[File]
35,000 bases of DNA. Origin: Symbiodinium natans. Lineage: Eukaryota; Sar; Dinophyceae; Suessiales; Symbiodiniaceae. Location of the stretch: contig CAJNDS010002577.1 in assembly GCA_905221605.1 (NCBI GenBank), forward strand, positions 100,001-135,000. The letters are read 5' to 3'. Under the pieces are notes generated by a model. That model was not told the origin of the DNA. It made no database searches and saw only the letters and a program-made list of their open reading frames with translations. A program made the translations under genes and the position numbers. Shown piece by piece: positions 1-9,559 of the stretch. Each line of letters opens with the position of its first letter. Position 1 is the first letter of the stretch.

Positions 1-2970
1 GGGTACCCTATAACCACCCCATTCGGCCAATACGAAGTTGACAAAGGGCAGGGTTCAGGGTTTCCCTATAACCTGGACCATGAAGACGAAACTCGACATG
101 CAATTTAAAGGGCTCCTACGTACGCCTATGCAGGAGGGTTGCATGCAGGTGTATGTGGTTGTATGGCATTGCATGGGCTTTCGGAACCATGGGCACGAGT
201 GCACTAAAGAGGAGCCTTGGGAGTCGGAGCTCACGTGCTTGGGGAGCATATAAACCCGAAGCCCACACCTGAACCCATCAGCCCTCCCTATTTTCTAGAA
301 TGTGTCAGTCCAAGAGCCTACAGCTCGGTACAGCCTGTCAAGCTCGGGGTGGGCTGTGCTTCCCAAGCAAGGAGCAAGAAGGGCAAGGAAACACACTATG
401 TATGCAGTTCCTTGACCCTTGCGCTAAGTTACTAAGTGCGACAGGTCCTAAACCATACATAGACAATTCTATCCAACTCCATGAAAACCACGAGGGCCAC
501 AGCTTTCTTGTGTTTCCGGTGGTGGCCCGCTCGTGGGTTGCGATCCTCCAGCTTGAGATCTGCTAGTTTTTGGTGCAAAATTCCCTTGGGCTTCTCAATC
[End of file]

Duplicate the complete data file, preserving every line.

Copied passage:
35,000 bases of DNA. Origin: Symbiodinium natans. Lineage: Eukaryota; Sar; Dinophyceae; Suessiales; Symbiodiniaceae. Location of the stretch: contig CAJNDS010002577.1 in assembly GCA_905221605.1 (NCBI GenBank), forward strand, positions 100,001-135,000. The letters are read 5' to 3'. Under the pieces are notes generated by a model. That model was not told the origin of the DNA. It made no database searches and saw only the letters and a program-made list of their open reading frames with translations. A program made the translations under genes and the position numbers. Shown piece by piece: positions 1-9,559 of the stretch. Each line of letters opens with the position of its first letter. Position 1 is the first letter of the stretch.

Positions 1-2970
1 GGGTACCCTATAACCACCCCATTCGGCCAATACGAAGTTGACAAAGGGCAGGGTTCAGGGTTTCCCTATAACCTGGACCATGAAGACGAAACTCGACATG
101 CAATTTAAAGGGCTCCTACGTACGCCTATGCAGGAGGGTTGCATGCAGGTGTATGTGGTTGTATGGCATTGCATGGGCTTTCGGAACCATGGGCACGAGT
201 GCACTAAAGAGGAGCCTTGGGAGTCGGAGCTCACGTGCTTGGGGAGCATATAAACCCGAAGCCCACACCTGAACCCATCAGCCCTCCCTATTTTCTAGAA
301 TGTGTCAGTCCAAGAGCCTACAGCTCGGTACAGCCTGTCAAGCTCGGGGTGGGCTGTGCTTCCCAAGCAAGGAGCAAGAAGGGCAAGGAAACACACTATG
401 TATGCAGTTCCTTGACCCTTGCGCTAAGTTACTAAGTGCGACAGGTCCTAAACCATACATAGACAATTCTATCCAACTCCATGAAAACCACGAGGGCCAC
501 AGCTTTCTTGTGTTTCCGGTGGTGGCCCGCTCGTGGGTTGCGATCCTCCAGCTTGAGATCTGCTAGTTTTTGGTGCAAAATTCCCTTGGGCTTCTCAATC